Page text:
What’s with the latest craze in the office organization of the service industry? Are we really going back to huge, open spaces with no sense of privacy at all? With companies like Facebook, Google, and even smaller companies like Valve praising the open office concept, it sure seems like it will be here to stay for awhile. That’s unfortunate, because open offices suck!
Look, I get it. Someone saw the cube farms and said, “Why are all these people locking themselves away? We need to be more collaborative! Our products are failing because no one is talking to each other. Tear down these walls!” Down came the walls. Soon enough the facility planners were shuffling desks together, removing all partitions, knocking down walls and replacing them with fishbowl style glass walls, and preaching Agile processes. All the while the seasoned veterans are running for the doors as quick as possible.
There really isn’t a whole lot that I like about open offices (as an introvert), so this might be a biased section. However, I will say that open offices do encourage you to talk to people near you that you normally wouldn’t. This can be a good thing in the sense that you get to know your coworkers. But when a project needs to be worked on diligently, the open office spaces seem to encourage people to just chit chat about random stuff all day. Joking, yelling, talking loudly, and throwing stuff around is just a little bit of what can be experienced in an open office. See, I wasn’t really a good candidate to praise whatever virtues open offices may have.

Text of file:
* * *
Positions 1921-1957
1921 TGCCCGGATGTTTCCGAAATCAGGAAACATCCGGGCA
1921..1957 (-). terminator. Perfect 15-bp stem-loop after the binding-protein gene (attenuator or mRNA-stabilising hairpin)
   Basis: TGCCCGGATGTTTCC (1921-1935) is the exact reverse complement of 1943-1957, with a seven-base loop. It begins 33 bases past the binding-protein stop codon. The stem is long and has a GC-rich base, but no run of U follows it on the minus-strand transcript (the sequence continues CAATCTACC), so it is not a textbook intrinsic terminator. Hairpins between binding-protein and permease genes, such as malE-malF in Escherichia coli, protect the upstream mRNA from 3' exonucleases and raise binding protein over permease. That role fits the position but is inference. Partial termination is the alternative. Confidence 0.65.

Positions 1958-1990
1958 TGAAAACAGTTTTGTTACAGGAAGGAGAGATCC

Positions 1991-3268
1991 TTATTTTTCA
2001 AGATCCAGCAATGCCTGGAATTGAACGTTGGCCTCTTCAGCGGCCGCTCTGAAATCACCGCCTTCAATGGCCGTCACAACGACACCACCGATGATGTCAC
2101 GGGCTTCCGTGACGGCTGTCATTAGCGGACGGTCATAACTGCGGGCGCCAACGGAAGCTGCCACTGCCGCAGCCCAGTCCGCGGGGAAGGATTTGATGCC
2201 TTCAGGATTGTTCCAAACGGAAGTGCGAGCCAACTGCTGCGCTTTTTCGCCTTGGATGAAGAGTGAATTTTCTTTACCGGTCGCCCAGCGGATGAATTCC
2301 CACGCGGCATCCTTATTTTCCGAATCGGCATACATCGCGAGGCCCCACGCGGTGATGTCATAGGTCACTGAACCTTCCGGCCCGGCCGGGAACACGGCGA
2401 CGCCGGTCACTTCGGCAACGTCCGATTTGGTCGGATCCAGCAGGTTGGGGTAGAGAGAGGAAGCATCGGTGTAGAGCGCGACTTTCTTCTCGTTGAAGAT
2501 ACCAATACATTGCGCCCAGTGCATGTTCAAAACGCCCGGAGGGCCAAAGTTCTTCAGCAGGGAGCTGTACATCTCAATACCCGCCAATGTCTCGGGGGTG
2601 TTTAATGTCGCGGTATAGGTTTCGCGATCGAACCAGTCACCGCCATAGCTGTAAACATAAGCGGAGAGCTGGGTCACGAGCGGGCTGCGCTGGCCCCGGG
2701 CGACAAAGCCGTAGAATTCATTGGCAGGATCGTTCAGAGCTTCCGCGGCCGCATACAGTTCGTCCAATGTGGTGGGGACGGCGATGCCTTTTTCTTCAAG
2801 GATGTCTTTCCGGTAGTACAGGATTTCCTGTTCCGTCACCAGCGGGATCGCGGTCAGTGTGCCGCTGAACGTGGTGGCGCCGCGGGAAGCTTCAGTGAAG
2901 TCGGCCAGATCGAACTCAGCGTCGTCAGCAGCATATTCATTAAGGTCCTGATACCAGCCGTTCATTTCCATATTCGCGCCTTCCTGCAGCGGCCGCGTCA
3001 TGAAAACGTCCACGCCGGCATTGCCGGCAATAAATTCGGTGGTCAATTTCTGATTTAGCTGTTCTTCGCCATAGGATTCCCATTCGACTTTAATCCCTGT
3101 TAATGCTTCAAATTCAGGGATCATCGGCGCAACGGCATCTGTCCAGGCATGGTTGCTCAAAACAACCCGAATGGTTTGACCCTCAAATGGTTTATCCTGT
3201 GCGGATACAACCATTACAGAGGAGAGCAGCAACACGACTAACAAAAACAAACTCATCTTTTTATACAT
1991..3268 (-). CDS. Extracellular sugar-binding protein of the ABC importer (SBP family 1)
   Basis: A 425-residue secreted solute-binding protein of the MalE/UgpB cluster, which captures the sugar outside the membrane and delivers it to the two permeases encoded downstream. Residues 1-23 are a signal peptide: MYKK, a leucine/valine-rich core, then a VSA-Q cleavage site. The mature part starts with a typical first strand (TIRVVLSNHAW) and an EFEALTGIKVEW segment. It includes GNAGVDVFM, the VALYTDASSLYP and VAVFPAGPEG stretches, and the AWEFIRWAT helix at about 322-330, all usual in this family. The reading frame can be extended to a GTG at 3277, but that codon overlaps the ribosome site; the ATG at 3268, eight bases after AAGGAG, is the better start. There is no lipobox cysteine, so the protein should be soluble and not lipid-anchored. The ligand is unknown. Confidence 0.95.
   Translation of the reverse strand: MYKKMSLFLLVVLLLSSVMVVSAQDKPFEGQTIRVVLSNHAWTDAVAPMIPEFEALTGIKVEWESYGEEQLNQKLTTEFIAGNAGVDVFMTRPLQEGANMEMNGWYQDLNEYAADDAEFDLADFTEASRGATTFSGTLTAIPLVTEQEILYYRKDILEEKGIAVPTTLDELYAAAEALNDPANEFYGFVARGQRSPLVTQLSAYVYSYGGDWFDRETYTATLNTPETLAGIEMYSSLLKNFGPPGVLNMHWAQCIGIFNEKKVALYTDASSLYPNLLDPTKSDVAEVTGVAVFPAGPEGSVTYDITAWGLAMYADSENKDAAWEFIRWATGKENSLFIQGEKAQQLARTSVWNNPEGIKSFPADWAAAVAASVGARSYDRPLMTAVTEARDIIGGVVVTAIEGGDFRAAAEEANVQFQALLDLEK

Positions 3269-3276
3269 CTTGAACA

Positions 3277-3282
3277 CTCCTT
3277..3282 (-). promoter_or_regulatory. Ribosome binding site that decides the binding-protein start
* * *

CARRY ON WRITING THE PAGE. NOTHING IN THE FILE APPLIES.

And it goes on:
The walls weren’t the only thing to fall. Efficiency, privacy, and and overall sense of quiet-time came crashing to a halt. Where you once had the opportunity to sit, relax, and think on a problem without much interruptions, you’re now constantly bombarded from all senses. Annoying coworkers throwing a beach ball around? Yea, it’s in your line of sight. People blasting music because it’s “collaborative?” Sorry, you just have to put up with LET THE BODIES HIT THE FLOOR until 5 PM. Deal with it. Forget about concentrating on anything useful when this kind of behavior is tolerated or even encouraged by the management.
All Things In Moderation
To be honest, I’m sure there are varying levels of the open office concept. Some offices have no partitions, low partitions, half partitions, or see-through partitions. Others may have only glass walls, some glass walls, or no walls. I’ve worked in the most extreme concept of open offices in which the entire office is one large space with no separation between desks and only glass walls between other rooms.
There were literally no opaque walls in my office at the time of working there. Imagine that for a second. You’re in a meeting room next in between another meeting room and a group of desks. To your left is a bunch of people being loud in their “pod” and to your right is another meeting being super loud and visually distracting. Forget about even trying to accomplish whatever you were doing in your meeting.
My point is that these facility planners need to realize that pure open offices just don’t work. People who aren’t collaborative before aren’t going to be enthused about being forced into this position. People who are extroverts are just going to be loud, obnoxious, and bother other people who need to be silent in order to concentrate. The bottom line is that we need to moderate these types of offices so that both types of workers are satisfied. Stop forcing everyone into a bullpen of insanity.